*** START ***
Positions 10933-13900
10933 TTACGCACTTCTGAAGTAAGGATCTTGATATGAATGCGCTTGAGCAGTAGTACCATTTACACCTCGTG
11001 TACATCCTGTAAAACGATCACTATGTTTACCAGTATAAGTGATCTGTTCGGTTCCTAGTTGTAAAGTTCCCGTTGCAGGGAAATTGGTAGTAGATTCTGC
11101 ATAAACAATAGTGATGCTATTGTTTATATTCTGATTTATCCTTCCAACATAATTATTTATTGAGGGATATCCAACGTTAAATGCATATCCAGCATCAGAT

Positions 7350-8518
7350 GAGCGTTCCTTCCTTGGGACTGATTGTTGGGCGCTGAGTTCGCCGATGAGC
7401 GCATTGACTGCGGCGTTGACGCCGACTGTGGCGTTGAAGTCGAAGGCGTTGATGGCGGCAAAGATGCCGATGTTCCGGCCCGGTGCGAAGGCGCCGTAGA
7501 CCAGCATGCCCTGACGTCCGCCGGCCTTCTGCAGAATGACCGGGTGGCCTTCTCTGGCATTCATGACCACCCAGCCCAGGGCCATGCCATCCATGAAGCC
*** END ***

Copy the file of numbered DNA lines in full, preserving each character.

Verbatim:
Positions 10933-13900
10933 TTACGCACTTCTGAAGTAAGGATCTTGATATGAATGCGCTTGAGCAGTAGTACCATTTACACCTCGTG
11001 TACATCCTGTAAAACGATCACTATGTTTACCAGTATAAGTGATCTGTTCGGTTCCTAGTTGTAAAGTTCCCGTTGCAGGGAAATTGGTAGTAGATTCTGC
11101 ATAAACAATAGTGATGCTATTGTTTATATTCTGATTTATCCTTCCAACATAATTATTTATTGAGGGATATCCAACGTTAAATGCATATCCAGCATCAGAT

Positions 7350-8518
7350 GAGCGTTCCTTCCTTGGGACTGATTGTTGGGCGCTGAGTTCGCCGATGAGC
7401 GCATTGACTGCGGCGTTGACGCCGACTGTGGCGTTGAAGTCGAAGGCGTTGATGGCGGCAAAGATGCCGATGTTCCGGCCCGGTGCGAAGGCGCCGTAGA
7501 CCAGCATGCCCTGACGTCCGCCGGCCTTCTGCAGAATGACCGGGTGGCCTTCTCTGGCATTCATGACCACCCAGCCCAGGGCCATGCCATCCATGAAGCC